Alcohol, despite being legal almost everywhere, is overall the most harmful drug to society. Abuse of alcohol is especially harmful on factors outside of the user; injury to others, family adversity and economic cost. Alcohol is more harmful by nearly 20 points (on a ranking scale out of 100) than the second and third most harmful drugs; heroin and crack cocaine. This is something that we clearly see on the border, alcohol is a strong contributor to domestic violence and family dissatisfaction.

The three most common substances abused in the camps and villages we work with are all in the top 4 most harmful overall drugs: alcohol, opium/heroin and metamphetamine or yaba (Yaba means “crazy medicine” and is a methamphetamine) (in order of harm).

While alcohol has a larger negative impact on the people around the user, heroin and methamphetamines severely damage the user. Herorin has the largest user mortality (directly or indirectly) of any drug. Methamphetamines cause significant loss of relationships, impaired mental functioning and dependence. The use of yaba in the camps has grown significantly in recent years and the high level of dependence is especially concerning for young people.

Substance addiction has mental, physical and spiritual components. You can look at these shocking figures and think how much harm is being caused by one person’s addiction.  But that outlook doesn’t address the root cause of addiction or assist that person in recovery. At DARE we focus on the drivers of addiction rather than the substance or behaviors, although those are critically important as well. The people in our camps have experienced trauma and violence at the hands of their own government. They have in many case been forced or led to drugs and alcohol directly by perpetrators of this violence, or turned to substances to ease an untold suffering.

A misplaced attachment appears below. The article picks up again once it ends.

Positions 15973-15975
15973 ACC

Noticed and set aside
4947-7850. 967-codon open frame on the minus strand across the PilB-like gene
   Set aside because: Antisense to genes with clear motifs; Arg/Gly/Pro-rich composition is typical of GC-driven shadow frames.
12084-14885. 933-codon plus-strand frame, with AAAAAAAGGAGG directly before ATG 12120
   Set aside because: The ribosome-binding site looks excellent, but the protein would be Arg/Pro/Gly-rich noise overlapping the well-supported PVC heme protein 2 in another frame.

To help, is to understand this and to free that person from the clutches of their trauma, releasing them from the hold of addiction through that process.  

Substances abuse can exaggerate the negative impact of the trauma suffered for the user and for the community around them. Helping that user move from addiction to freedom assists not only themselves, but many around them. Positive outcomes for a whole family for the price of one!

In the border area, a recent survey completed in one of the camps that DARE does not operate in, showed that drug and alcohol abuse is the top concern for camp residents. Our work is critical for the physical and mental health of the refugee and migrants on the border.

When you support addiction treatment and prevention education, such as DARE’s program you are not just helping those addicted. You are supporting whole communities to become stronger and safer and for those in the communities to prosper to their full potential.

Thank you as always for your continued support.

Check out as well photos from one of our recent Ultimate Frisbee matches on a hot and threatening rainy season day. 

Ultimate Frisbee Competition
Ultimate Frisbee Competition

Links: